Genealogists argue that the fake information created by this program could easily find its way into real family history databases. They also charge that the only purpose of the software is to create webpages that will lure people with false information, and then profit from advertising links.
The maker of the software, Don Harrold, defends his creation by insisting it's very unlikely that a serious researcher would be taken in by the information Fake Family produces. For instance, the software will often list people as being born in cities before those cities existed. He also makes a curious point:
The people most upset about Fake Family seem to be folks who have a RELIGIOUS reason for being upset. (However, if I was going to be baptizing people who had passed on, I would do more research than just "grabbing names" from a website.)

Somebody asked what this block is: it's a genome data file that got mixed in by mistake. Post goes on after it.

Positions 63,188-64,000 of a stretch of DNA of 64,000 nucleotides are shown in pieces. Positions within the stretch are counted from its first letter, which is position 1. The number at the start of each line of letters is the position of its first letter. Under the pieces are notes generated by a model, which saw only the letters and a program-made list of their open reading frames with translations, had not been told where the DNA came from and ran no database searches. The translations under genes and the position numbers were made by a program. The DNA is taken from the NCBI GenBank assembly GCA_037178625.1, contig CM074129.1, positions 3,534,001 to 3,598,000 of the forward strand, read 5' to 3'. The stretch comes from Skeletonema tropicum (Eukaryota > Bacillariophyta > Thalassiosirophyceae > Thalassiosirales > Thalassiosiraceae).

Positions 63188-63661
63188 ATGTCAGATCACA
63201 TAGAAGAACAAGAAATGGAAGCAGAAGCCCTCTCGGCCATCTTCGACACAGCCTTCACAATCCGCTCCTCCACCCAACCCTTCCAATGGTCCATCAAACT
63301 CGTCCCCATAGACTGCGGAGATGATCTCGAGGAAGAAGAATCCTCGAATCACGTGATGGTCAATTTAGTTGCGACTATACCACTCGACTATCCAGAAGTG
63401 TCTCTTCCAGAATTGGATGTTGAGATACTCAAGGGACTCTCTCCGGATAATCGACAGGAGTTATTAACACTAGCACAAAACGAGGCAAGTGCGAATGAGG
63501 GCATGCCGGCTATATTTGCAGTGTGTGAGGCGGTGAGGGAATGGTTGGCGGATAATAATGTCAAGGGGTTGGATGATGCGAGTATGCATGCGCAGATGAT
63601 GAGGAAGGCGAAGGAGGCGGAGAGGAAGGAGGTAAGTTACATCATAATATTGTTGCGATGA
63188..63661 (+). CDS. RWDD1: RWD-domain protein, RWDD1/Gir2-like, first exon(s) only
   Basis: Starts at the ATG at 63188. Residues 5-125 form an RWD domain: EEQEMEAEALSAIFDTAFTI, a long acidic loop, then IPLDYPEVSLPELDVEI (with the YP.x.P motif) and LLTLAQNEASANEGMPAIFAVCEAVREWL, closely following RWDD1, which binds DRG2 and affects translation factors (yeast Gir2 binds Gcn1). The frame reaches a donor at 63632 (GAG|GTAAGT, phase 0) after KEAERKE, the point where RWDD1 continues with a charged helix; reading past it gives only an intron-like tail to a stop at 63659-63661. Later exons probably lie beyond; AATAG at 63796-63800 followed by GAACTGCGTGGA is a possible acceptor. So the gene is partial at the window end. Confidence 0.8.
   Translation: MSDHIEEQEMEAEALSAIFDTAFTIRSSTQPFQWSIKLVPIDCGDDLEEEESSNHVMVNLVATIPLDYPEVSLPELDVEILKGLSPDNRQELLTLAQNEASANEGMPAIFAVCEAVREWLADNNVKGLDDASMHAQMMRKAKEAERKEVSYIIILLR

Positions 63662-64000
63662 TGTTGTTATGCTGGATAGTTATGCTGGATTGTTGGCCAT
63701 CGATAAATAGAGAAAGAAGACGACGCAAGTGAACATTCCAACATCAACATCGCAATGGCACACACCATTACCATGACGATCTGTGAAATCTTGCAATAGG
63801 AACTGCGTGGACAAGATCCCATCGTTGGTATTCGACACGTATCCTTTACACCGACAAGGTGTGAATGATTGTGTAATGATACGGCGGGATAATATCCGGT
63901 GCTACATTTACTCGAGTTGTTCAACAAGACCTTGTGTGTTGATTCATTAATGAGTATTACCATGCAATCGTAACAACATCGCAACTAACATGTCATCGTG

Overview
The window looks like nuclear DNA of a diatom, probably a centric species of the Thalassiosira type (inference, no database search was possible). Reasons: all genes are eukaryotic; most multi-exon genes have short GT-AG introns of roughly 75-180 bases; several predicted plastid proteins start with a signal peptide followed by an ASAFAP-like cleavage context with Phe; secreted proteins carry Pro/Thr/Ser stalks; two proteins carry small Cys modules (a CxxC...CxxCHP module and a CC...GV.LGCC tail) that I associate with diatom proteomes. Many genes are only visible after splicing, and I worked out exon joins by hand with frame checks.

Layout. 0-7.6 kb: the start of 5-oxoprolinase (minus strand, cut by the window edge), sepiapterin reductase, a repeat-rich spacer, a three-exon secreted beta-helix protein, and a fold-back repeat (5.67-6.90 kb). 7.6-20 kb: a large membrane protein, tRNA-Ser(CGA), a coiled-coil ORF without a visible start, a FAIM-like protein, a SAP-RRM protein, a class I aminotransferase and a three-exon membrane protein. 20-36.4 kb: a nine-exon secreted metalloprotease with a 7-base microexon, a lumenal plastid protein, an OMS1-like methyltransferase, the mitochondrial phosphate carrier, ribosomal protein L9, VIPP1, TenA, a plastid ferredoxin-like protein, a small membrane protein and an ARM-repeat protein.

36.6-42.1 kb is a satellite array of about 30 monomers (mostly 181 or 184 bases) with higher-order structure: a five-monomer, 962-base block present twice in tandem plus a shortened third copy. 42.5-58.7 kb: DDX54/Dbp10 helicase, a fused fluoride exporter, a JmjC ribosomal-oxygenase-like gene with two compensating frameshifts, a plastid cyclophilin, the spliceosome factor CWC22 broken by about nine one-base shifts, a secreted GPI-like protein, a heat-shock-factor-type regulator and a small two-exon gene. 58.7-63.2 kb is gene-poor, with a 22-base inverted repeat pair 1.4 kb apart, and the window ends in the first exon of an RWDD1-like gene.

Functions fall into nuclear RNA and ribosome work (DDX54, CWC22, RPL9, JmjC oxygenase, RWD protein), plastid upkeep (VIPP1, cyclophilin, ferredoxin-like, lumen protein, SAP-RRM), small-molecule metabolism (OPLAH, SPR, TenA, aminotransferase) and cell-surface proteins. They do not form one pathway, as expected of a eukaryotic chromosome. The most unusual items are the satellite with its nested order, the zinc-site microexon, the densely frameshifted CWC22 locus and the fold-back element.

Does this mean there are people who do genealogical research in order to retroactively baptize their ancestors? Can a dead person be baptized? I had never heard of such a thing.
Anyway, Harrold's basic argument is valid enough. The internet is so full of misinformation that anyone who uncritically uses historical information they find online is asking to be misled. But having said that, it sounds like the purpose of his program is to create spam (spam that clutters search engine results rather than email inboxes). And spam in any form should be condemned.